“I don’t have a lot of noteworthy, big name opponents,” continued Faber. “In the 205-pound division, there’s Machida and Shogun and Wanderlei, Dan Henderson, and on and on and on; all these guys that have been around and in the limelight for a long time. You have names that draw like Rashad Evans and all this history to the weight class. (Taking this fight) is doing what I think is important in building the weight class, and bringing a light to other fighters in the division.”
Faber has been an eager and willing ambassador for both the sport and the lighter weight classes dating back to his days atop the featherweight division in the WEC, and it’s a role he will likely maintain long after he walks away from the cage. While some fighters opt to focus on what is best for their personal brand and their path to the top, the 33-year-old leader of Team Alpha Male has never been a “me first” kind of guy.
He’s more than willing to help wherever he’s needed, even if that means taking a fight against a good friend on short notice or always being the man in the cage with plenty to lose, and little to gain.
“For me, I have to go back to the reason why I started this sport, be thankful for everything that I have, and make sure that I’m doing it because I want to go out there, perform, and have fun. That’s what I have to go back to.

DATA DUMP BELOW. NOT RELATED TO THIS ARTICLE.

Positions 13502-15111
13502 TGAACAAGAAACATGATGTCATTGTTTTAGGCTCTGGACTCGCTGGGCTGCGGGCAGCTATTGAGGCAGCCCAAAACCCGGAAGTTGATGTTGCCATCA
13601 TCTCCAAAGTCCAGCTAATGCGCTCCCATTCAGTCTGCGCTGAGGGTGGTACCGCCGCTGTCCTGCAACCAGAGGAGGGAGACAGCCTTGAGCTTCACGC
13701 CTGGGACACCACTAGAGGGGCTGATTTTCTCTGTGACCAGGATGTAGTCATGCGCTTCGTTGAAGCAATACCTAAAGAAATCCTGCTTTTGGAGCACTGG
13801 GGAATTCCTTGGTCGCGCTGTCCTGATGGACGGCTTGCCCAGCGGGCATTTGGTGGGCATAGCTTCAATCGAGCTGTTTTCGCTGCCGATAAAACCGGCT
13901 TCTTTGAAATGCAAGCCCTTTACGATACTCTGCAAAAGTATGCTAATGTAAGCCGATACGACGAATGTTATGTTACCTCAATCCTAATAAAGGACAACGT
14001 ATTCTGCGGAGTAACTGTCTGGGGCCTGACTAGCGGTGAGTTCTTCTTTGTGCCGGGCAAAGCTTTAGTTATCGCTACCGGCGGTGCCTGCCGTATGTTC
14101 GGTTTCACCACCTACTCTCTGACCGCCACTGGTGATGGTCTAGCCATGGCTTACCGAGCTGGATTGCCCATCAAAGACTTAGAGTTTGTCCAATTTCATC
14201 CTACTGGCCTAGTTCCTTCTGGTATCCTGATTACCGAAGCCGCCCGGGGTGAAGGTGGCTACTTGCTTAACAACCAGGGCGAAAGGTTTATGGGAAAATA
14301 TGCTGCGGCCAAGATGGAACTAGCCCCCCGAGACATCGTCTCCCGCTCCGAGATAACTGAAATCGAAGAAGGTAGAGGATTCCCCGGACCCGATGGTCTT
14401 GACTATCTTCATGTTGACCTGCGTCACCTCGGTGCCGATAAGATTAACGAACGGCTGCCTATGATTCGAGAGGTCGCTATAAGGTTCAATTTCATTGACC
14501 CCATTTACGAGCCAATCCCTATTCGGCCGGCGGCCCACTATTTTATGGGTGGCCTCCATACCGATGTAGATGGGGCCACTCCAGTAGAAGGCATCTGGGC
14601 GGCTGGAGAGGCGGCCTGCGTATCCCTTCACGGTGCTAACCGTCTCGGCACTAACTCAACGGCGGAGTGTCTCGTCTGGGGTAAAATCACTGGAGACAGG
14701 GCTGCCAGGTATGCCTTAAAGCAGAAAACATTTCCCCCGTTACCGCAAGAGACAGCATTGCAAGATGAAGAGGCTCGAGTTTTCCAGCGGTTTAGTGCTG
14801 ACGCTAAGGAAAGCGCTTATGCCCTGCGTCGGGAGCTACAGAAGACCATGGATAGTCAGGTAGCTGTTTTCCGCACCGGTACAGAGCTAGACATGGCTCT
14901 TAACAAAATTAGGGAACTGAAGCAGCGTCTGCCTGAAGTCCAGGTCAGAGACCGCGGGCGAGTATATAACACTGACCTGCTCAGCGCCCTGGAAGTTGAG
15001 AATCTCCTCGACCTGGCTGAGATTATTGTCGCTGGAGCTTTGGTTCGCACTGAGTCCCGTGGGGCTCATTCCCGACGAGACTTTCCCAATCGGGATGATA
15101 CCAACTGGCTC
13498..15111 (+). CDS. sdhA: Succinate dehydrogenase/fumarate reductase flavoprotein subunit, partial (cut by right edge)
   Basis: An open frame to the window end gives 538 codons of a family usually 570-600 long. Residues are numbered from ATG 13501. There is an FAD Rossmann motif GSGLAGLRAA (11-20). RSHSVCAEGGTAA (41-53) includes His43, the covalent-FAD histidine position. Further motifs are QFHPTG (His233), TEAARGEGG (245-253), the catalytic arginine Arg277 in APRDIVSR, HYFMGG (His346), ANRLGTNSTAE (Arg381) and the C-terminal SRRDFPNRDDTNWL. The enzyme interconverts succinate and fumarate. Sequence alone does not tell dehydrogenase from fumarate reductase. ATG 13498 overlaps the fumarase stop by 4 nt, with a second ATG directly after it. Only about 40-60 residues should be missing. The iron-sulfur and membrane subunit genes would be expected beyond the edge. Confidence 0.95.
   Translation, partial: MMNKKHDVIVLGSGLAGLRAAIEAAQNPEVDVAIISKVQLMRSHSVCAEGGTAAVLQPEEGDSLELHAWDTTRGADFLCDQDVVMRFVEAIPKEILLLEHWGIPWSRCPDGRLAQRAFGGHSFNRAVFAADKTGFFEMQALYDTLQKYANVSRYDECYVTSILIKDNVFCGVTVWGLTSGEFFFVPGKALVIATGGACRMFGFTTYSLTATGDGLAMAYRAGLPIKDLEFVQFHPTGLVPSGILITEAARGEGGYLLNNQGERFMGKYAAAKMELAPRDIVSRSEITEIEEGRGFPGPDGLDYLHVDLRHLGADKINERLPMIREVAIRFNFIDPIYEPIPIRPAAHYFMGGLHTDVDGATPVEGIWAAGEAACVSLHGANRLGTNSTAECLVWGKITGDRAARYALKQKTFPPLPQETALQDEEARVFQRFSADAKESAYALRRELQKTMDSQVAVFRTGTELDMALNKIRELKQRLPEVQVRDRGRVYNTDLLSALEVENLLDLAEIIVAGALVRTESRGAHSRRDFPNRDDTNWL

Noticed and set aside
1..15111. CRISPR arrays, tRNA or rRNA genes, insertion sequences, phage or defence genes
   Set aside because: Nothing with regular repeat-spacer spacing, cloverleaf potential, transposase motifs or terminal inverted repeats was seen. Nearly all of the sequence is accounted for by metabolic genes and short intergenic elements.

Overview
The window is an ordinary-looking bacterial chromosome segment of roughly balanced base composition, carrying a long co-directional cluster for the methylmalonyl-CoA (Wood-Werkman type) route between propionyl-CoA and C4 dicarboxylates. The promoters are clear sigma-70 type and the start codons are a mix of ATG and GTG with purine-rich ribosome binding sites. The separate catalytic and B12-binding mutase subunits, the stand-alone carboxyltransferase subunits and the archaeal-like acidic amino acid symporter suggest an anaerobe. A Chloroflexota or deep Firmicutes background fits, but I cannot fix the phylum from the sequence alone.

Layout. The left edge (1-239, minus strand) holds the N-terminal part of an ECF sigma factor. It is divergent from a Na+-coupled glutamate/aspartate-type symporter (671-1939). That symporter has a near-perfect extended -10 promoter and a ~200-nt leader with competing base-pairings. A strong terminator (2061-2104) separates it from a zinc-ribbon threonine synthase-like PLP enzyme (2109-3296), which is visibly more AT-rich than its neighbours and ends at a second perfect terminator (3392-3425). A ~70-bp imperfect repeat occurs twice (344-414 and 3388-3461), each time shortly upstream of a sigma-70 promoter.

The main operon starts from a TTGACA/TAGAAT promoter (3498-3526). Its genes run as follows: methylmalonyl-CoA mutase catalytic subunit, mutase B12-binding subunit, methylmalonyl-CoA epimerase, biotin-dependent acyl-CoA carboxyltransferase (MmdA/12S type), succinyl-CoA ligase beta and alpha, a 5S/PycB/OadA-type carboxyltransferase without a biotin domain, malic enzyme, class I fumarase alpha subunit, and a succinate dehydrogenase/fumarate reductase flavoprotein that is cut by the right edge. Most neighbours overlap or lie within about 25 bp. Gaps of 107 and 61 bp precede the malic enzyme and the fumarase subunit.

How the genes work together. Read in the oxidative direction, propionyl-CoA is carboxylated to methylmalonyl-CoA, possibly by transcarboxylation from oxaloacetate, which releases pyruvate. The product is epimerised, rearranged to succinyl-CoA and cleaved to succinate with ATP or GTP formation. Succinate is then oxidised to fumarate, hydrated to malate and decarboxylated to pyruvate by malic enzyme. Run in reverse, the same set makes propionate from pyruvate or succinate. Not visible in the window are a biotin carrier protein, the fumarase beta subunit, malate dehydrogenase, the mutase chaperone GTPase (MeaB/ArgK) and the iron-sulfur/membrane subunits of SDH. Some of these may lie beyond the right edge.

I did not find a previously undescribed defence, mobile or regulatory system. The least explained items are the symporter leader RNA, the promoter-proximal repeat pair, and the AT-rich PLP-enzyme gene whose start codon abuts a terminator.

“I’ve never been a guy that’s worried about money. It’s come to me, and I’m very fortunate, and very thankful, but as soon as I start dwelling on that type of thing is when I have my mind in the wrong place.
“There will be a time when I have think, `All right – is this a fight that makes sense for me?’ and I think this one does, especially because Scotty’s my friend. This is a big fight for us. We’re the main event on a live card that is going to go out to millions of people, and we’re stepping up for our promotion. We’re putting our friendship aside, our management aside, and everything else, and just going out there to have fun.”
Faber is the type of guy that would stick around until the job was done without asking about overtime pay – or any pay at all, for that matter.
Honestly, he’d probably be the guy who sprung for late night coffee and dinner too, telling you to “put your money away” as you reached for your wallet. None of it is done for show either. He’s not looking for a pat on the back or any form of recognition; he’s doing it because he believes it’s the right thing to do for the company that allows him to make a career out of doing what he loves to do.
Besides, it’s not like he doesn’t punch people he likes a great deal in the face on a regular basis anyway.
“I beat some of my best friends on Team Alpha Male up every day and vice versa, so we’ve just got to go out there, embrace the moment, and have fun with it.”
Urijah Faber: Fighting's Ambassador
"I have to go back to the reason why I started this sport, be thankful for everything that I have, and make sure that I’m doing it because I want to go out there, perform, and have fun." - Urijah Faber